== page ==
Let $\pi : M \rightarrow B$ be a fiber bundle. If $\alpha \in A^i(M)$ is a differential form on M of degree $i$, we denote by $\int_{M/B}\alpha \in A^{i-n}(B)$ the integration of $\alpha$ along the fiber.

In the article " Orbites Coadjointes et Cohomologie équivariante" (page 23) the authors say that if $\xi$ is a vector field on $M$ which we can project to a vector field $\pi_*(\xi)$ on the base $B$, then $$\iota(\pi_*(\xi)) \int_{M/B} \alpha = \int_{M/B} \iota (\xi) \alpha.$$

My question is how is the vector field $\pi_* (\xi) $ defined ? and what does it mean that a vector field on $M$ admit a projection on $B$ ?


1 Answer 1


Given a smooth map $F:M\to N$ and a vector field $X\in\mathfrak{X}M$, we say a vector field $Y\in\mathfrak{X}N$ is $F$-related to $X$ if $d_pF(X(p))=Y(F(p))$ for all $p\in M$ where $d_pF:T_pM\to T_{f(p)}N$ denotes the differential of $F$ at $p$.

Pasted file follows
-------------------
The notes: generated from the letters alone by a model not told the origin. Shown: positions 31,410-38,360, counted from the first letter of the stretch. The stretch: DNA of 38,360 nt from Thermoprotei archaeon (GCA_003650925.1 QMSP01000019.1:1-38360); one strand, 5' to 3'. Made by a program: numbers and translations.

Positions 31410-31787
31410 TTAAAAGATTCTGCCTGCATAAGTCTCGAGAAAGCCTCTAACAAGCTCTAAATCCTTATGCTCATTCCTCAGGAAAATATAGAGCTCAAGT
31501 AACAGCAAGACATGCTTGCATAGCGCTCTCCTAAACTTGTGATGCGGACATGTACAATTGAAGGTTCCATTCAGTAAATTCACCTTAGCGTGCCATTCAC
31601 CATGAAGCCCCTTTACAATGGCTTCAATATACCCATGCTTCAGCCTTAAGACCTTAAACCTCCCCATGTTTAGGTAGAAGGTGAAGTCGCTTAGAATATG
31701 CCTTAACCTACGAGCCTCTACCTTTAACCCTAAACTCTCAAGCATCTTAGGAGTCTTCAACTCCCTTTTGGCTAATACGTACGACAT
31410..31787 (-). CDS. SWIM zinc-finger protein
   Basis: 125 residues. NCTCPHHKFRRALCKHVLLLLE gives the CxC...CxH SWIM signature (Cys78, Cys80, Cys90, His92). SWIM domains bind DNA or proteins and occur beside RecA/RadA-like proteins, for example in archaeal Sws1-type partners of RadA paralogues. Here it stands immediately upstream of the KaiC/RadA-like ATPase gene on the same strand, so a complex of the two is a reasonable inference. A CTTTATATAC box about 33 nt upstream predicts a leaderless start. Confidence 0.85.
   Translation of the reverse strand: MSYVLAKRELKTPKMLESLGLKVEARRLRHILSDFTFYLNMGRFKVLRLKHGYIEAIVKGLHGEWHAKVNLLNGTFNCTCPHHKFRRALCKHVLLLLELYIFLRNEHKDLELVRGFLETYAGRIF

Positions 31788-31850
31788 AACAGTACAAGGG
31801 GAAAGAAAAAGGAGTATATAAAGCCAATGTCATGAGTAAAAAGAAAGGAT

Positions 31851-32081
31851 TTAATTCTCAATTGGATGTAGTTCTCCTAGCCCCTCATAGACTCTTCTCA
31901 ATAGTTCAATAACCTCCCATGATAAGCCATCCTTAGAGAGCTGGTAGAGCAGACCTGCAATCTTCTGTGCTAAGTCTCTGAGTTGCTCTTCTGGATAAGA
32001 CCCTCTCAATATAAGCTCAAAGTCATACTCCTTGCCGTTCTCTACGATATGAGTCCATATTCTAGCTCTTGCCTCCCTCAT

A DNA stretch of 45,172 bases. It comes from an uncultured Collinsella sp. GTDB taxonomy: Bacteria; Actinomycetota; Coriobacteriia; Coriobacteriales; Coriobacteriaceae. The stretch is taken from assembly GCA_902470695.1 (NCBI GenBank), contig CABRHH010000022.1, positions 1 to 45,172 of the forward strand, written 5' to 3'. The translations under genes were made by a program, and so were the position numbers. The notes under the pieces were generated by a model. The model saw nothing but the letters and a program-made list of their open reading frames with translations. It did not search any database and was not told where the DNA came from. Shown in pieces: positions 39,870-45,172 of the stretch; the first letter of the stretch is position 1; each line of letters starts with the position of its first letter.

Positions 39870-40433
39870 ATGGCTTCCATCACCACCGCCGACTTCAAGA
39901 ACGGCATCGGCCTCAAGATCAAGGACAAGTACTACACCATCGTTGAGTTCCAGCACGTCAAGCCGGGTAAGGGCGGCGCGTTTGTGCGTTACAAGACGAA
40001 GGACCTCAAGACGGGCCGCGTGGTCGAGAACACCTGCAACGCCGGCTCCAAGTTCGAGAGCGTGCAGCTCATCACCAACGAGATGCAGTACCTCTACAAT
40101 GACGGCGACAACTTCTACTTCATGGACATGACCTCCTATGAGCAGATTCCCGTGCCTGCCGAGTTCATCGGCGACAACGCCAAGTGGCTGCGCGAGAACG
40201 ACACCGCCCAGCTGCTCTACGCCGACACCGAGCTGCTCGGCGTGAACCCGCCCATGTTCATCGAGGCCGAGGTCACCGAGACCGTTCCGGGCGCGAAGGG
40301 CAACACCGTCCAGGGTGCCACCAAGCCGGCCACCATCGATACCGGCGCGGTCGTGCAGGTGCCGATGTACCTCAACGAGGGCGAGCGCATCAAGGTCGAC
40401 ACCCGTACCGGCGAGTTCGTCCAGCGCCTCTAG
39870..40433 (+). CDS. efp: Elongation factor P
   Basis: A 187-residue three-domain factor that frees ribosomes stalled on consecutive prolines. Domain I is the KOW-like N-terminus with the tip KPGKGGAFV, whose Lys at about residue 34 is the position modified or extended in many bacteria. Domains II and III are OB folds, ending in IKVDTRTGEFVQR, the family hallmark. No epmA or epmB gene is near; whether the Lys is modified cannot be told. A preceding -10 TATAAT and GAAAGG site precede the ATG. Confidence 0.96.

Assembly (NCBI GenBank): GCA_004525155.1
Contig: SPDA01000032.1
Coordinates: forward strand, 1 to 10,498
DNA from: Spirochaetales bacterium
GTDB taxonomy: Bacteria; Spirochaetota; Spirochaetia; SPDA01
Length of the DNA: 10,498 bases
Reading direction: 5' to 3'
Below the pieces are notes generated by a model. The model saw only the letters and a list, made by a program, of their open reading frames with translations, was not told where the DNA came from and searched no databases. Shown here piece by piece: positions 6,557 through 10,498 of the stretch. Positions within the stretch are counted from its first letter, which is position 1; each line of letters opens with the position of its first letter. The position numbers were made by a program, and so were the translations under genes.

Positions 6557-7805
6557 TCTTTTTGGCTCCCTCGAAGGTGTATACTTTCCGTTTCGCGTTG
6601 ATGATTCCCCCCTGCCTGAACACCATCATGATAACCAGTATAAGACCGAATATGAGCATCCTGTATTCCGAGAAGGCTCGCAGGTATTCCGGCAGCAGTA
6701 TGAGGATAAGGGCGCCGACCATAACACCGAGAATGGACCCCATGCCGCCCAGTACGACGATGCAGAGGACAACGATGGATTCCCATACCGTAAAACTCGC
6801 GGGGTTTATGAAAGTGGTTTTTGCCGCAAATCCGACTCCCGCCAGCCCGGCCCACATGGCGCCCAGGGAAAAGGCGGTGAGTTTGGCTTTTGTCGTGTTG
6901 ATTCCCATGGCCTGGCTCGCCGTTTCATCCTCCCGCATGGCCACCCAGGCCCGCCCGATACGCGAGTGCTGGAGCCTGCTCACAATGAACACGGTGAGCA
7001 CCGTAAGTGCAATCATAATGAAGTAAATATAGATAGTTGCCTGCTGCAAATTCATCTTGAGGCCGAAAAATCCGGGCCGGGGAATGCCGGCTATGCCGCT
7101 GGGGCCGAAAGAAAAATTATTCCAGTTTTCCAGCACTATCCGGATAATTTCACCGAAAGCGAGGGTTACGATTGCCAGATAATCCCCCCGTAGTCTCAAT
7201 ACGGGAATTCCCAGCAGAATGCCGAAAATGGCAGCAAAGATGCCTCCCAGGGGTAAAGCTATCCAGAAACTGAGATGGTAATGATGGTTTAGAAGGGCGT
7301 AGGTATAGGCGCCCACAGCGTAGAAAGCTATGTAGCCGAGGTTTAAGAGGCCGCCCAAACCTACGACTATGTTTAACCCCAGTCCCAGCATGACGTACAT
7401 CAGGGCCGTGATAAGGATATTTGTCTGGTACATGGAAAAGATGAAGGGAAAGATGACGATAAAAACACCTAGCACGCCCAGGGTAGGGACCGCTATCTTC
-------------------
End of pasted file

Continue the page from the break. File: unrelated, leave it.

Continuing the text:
In the case of a fiber bundle $\pi:M\to B$, one can show that, given a vector field $X\in\mathfrak{X}M$, there may or may not exist a $\pi$-related vector field on $B$, but if it does exist, it is unique. This vector field is what the authors refer to by $\pi_*(X)$.

  • $\begingroup$ hi @Kajelad! Thank you for your answer. I'm just wondering in which cases does the F-related vector field to $X$ exist ? I guess for example that if $F$ is invertible then it exists, am I right ? $\endgroup$
    – Mira
    Commented Jul 29, 2021 at 0:44
  • 1
    $\begingroup$ @asma If $F$ is a diffeomorphism (i.e. smoothly invertible) both existence and uniqueness are guaranteed. $\endgroup$
    – Kajelad
    Commented Jul 29, 2021 at 1:22

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